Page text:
Now that the UK government has set out its ambitious net zero strategy – including plans to decarbonise its power system by 2035 – the pressure is on to start delivering, but for onshore renewables the level of commitment still falls short.

Another major milestone is looming in December with the next Contracts for Difference (CfD) auction to spur a further tranche of clean energy deployment. The mechanism is designed to provide both revenue certainty for new renewable electricity generation projects, and comfort for the government that it will not ‘overpay’ for the much-needed green revolution.

As part of this, £200m ($275m) annually has been ringfenced to support offshore wind projects to try and ensure 40GW of new capacity is added to the grid by 2030. A pot of £55m has also been made available for emerging technologies. This includes projects such as the UK’s first deep geothermal electricity power plant – United Downs – in Cornwall, which we invested in last year.

While the allocation has given much needed clarity around the government’s ambitions for renewables in those sectors, which will now allow developers and investors to move forwards with more certainty, it was disappointing to see the £10m and 5GW capacity earmarked for onshore wind and solar. Surely, if speed and certainty in meeting net zero is the ultimate objective, more opportunity should have been given to the onshore pipeline? Especially given the fact that there is more onshore wind and solar PV poised and ready to be built than the allocation will allow for.

The decision to allocate just £10m suggests that the government anticipates that onshore wind and solar auction prices will be so low that these projects will be a net financial contributor to the CfD scheme. If this is the case, it may make more commercial sense for onshore wind and solar projects to take a view on the on the wholesale market, or continue to pursue alternative routes to market, rather than lock in a stable but low strike price.

Alternative revenue models include maturing corporate power purchase agreements (CPPAs), while ‘direct wire’ also holds significant potential for smaller scale onshore projects which aren’t likely to have the ability to compete in the CfD round or fall below the 5MW CfD threshold. Routes like ‘direct wire’ not only present businesses with a solution to managing energy costs in a volatile marketplace, but offer environmental incentives too, as they will be set to benefit from the renewable energy generated on site.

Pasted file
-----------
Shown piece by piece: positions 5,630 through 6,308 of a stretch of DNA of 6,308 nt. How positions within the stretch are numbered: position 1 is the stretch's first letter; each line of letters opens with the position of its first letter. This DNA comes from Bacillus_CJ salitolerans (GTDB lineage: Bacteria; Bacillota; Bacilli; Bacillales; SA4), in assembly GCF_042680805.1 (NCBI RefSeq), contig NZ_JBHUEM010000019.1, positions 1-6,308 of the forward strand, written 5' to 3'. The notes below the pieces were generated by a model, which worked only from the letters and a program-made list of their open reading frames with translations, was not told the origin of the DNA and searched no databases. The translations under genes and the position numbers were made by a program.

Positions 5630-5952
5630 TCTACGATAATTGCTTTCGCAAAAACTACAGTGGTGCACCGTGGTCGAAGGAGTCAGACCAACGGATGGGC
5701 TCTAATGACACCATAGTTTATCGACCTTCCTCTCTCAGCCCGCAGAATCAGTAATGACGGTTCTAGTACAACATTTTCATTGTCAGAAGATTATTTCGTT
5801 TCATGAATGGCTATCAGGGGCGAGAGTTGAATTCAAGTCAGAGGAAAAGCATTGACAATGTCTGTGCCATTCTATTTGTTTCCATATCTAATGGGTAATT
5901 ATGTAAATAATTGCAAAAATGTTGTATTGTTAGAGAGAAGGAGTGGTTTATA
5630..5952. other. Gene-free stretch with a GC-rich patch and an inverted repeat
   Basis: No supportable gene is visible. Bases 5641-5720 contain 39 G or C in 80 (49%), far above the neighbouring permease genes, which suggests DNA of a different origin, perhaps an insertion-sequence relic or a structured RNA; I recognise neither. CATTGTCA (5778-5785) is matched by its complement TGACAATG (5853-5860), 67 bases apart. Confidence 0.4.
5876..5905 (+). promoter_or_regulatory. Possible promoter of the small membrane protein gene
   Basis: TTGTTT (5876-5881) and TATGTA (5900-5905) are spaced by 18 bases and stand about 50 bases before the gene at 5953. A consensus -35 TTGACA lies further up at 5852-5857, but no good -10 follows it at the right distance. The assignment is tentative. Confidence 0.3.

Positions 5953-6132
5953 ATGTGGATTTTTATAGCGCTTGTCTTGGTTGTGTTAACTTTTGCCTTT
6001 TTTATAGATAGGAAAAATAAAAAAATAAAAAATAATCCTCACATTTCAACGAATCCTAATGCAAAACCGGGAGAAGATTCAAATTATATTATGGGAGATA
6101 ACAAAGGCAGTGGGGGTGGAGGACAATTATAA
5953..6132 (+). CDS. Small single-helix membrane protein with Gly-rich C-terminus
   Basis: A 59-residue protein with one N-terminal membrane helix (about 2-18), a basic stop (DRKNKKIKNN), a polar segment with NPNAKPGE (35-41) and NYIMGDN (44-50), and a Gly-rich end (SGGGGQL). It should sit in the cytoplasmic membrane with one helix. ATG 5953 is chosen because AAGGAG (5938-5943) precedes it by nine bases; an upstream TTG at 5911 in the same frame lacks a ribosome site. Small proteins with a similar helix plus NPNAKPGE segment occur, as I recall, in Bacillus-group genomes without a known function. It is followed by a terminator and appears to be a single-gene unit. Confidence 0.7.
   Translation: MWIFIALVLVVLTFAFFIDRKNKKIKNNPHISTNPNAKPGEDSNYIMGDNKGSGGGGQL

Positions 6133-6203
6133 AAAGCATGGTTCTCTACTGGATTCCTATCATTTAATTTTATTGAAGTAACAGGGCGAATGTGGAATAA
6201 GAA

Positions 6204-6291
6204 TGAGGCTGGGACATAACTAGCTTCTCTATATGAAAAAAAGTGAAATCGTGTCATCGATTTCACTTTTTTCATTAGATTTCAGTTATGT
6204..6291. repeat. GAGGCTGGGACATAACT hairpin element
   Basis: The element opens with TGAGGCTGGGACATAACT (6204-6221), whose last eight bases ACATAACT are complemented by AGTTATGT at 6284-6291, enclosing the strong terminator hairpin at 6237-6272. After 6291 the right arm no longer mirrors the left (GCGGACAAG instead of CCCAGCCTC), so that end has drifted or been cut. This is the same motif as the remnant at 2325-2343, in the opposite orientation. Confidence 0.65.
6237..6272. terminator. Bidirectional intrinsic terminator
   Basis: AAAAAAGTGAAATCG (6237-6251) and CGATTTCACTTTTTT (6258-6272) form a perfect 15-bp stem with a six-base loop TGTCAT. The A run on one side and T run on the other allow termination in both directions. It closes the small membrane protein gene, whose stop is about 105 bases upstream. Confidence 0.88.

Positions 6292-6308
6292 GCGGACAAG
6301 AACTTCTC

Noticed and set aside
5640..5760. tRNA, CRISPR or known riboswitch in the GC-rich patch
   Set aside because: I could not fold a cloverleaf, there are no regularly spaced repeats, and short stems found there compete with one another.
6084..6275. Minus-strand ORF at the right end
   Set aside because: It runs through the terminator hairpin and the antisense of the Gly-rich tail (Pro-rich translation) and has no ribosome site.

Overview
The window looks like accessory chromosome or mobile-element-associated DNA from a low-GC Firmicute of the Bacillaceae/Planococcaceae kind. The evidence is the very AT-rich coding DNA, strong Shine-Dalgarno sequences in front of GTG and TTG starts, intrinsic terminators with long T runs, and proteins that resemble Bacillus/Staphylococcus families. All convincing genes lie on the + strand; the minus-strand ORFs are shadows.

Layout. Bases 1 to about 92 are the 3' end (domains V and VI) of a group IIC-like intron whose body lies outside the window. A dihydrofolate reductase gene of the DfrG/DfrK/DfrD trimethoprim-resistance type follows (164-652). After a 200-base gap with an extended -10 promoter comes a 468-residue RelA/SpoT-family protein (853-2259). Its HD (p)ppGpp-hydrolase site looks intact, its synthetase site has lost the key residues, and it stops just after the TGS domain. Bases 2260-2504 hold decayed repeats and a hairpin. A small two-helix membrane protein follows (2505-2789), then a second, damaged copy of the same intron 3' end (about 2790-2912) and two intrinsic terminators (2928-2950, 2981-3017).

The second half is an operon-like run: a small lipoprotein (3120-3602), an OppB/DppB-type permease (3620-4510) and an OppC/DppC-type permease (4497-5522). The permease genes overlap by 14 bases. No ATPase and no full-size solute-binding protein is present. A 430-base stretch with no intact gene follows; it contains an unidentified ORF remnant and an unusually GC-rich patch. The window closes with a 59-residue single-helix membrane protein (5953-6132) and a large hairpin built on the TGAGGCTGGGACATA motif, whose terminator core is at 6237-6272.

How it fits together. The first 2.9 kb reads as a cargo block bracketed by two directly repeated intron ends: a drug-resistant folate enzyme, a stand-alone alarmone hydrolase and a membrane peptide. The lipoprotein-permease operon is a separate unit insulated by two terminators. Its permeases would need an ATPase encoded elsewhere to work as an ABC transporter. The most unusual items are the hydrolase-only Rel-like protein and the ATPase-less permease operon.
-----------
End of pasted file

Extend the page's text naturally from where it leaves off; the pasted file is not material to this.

Developers could also take a hybrid approach, which would require them to bid for part of their generation into the CfD and part exposure to the market, creating a price hedge at a portfolio or project level. Establishing additional options for routes to market will ultimately accelerate the much-needed deployment of new renewable electricity generation projects.

New onshore wind applications in England have to demonstrate that the project is sited within an area designated for wind development by the local authority and features in the local plan, which makes planning a continued concern. As part of the CfD announcement – and reinforced in its Net Zero strategy – the government is placing more importance on the impact to local communities and giving them an effective voice on development.

We agree that this is extremely important and believe that the majority are in favour of building new onshore capacity where needed. In fact, new polling conducted by Survation and published by RenewableUK has revealed that 72% want the government to set a long-term target for onshore wind ahead of COP26.

In its current format, December’s CfD auction will define the market for the next two years. However, we risk not meeting our decarbonisation targets if we continue seeing a modest 5GW allocated to onshore technologies sporadically in the rounds to come. It was positive to see in the Net Zero Strategy that the government plans to review the frequency of these auctions and this is something we fully support – increasing the regularity will provide the certainty around new renewable development that we vitally need.

UK consultancy Regen has suggested over 10GW of onshore wind and solar is presently jammed in the planning and development process. With the realities of climate change impacting on more lives, it is our responsibility to deliver change as fast as possible and we will need to use a variety of business models, incorporating the CfD auctions, to do so.

  • Matthew Clayton is managing director at Thrive Renewables